September 11 Digital Archive

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How has your life changed because of what happened on September 11, 2001?

It didn't....

How will you remember the 10th anniversary of the September 11 attacks?

That day was a nice sunny day on the Monterey Peninsula, but it was to be one of the biggest changes in my life, for you see; I was working as a Federal Police Officer at the old Ft. Ord Annex, which was the former home of the 7th Infantry Division at Ft. Ord, Ca. After the 7th Division was deactivated in 1995, the former Ft. Ord was closed down to include the old Silas B. Hayes Army Community Hospital, during the years leading up to the September 11th attack, the hospital was being used by other Federal Agencies.

On that day, I was assigned to work at the DMDC/DFAS (Defense Management Data Center / Defense Finance and Accounting Services) building. After our briefing at 6:00am I took my patrol vehicle, and drove half a block up from our Police Station, and went inside to relieve the midnight shift. After going over the nights events I went outside and got in my car and drove to the back of the DFAS to watch the Federal Workers come in to work.

While waiting and watching the civilians coming in, I had turned my vehicles radio to the San Francisco radio channel KGO Talk, to listen to the news from the Bay Area. While in my car, I was reading a few police reports that I had written when I heard the first attack on one of the twin towers. Sitting there in my car, I started to think about the B-24 bomber that had run into the Empire State Building in 1945, and thought that this was an accident so I turned up the volumne to listen to the news report. A few minutes later, I heard the reporters on scene at the twin towers talking about the first airplane crash, the fire, the responding fire and police units. Then I heard a cry that another plane was heading for the second tower.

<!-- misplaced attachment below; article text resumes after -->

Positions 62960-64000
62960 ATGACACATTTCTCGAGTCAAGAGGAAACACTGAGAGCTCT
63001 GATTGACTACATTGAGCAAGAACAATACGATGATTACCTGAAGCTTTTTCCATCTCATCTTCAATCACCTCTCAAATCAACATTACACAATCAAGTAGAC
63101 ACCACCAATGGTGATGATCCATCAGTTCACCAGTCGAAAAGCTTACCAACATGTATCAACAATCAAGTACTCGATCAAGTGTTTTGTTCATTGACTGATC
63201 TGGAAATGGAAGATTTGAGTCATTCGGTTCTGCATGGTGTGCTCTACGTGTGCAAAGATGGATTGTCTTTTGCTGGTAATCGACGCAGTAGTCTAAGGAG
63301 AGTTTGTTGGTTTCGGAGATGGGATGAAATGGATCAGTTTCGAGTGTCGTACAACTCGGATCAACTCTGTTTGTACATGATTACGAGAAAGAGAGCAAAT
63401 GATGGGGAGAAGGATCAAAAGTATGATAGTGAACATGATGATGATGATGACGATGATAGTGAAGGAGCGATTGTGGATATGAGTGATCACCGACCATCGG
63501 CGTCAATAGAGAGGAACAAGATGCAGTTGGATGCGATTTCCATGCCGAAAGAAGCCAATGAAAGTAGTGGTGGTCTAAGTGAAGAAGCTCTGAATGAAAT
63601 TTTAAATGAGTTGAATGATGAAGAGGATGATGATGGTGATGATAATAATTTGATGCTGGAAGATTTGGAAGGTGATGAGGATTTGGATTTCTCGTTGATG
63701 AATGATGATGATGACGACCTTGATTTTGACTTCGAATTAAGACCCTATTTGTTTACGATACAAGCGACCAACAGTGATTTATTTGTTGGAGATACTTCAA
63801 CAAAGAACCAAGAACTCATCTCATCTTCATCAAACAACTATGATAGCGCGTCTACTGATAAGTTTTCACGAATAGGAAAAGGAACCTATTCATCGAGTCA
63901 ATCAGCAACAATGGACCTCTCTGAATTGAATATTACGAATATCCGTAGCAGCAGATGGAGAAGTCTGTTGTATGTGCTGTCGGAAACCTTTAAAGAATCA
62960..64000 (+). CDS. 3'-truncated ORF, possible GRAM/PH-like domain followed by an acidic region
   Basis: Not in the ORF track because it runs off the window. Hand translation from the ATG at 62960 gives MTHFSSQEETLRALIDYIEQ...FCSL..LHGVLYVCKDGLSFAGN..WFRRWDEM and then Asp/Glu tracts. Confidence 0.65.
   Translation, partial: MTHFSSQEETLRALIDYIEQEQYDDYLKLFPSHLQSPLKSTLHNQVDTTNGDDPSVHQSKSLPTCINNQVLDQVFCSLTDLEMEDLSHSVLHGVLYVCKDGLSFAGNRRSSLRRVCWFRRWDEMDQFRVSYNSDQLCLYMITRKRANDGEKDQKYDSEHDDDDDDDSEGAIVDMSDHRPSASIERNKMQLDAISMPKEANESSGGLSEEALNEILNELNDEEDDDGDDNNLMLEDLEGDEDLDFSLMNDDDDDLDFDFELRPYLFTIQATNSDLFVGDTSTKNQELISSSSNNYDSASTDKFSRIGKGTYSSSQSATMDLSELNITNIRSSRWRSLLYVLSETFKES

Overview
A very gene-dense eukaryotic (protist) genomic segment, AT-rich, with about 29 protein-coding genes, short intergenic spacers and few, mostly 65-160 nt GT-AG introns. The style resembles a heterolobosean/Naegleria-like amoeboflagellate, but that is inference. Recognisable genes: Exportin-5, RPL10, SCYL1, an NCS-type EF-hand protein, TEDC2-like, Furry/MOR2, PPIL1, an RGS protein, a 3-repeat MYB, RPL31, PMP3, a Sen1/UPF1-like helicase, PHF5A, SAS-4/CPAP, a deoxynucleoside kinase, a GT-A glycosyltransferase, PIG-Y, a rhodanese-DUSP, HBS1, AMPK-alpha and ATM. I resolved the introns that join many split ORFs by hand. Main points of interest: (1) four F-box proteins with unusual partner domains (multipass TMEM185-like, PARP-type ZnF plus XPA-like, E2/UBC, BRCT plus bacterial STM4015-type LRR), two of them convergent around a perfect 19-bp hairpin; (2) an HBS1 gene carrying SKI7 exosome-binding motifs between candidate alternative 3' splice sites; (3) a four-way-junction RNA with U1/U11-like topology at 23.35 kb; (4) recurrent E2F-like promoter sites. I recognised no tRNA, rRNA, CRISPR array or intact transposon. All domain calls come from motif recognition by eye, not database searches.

As I sat there in silence, I heard the scream of somone in the back saying the plane was going to hit, and a few minutes later the second plane ran into the second tower. While sitting there in silence, suddenly I could hear the police dispatcher telling everyone that we were now going into what at that time was the code for "War-Time" conditions. As I sat there listening to our dispatcher I could now see numerous flatbed trailers traveling up the roadway in front of the DMDC building. What seemed like a few minutes, was approximately 20-30 minutes before the empty flatbeds were now full of orange barricades, heading for the DMDC, the Presidio of Monterey (Defense Language Institute), and roadways leading onto the old Ft. Ord

I was then orderd to go to the front entrance, where I was now ordered to do a 100% ID card check on everyone who wanted to enter the DMDC/DFAS building. Now if you didn't have a valid Military or Federal ID Card, you were turned away. From the time of the second plane hitting the twin towers, I spent appproximately 14 hours on station w/o any breaks. From what we gathered, the entier Military Community on the Monterey Peninsula to include the Naval Post Graduate School in Monterey was no on full War Time alert.

As the news continued, the Presidio of Monterey was shut down, but some months prior to the attack, the Presidio of Monterey had already closed down several key gates leading in and out of the Presidio to civilian traffic. In fact, guard posts were already set up, barricades in place, and the students were learning how to man guard posts. So when the attack came on September11th, it was now easy to shut down the Presidio to all but authorized Military & Civilian Federal Emplyees.

Our life as Police Officers drastically changed. We found out that besides the people in the airplanes that had crashed at the twin towers, the Pentagon, and in the Pennsylvania field, we lost over 200-300 of our brother and sister police & firefighters.

All days off were cancelled, and vacation/annual leaves were being denied. Many of us maybe got one day off during the entire time we were working back to back shifts. All of us were now being required to work our regular three day 12 hour shifts, and on our off days we worked security at the gates. Officers could not do many things like takaing care of their laundry, many of us did not see our famlies for a long period, just enough time to get some sleep, then back to work. At the gates we all worked around 12-18 hours.

To help us out, the Nevada National Guard was activated to perform gate duties. On November of that year, the first element of the Nevada National Guard Military Police Battalion came to the Presidio of Monterey to take over security. After they had been trained, the police department went back to regular police functions, but we still had to assist the National Guard if they needed our help.

In 2005 I retired from the Presidio of Monterey Police Department with over 22 years. I have long since gone back to school at our local Community College, and I have a son that is in the Air Force who has been to Iraq, and Afthghanistan. I am glad of my service to my country, and if called back as a Police Officer I would not hesitate to join my fellow brothers & sisters.

Citation

Cameron Garcia, “[Untitled],” September 11 Digital Archive, accessed December 16, 2017, http://911digitalarchive.org/items/show/96788.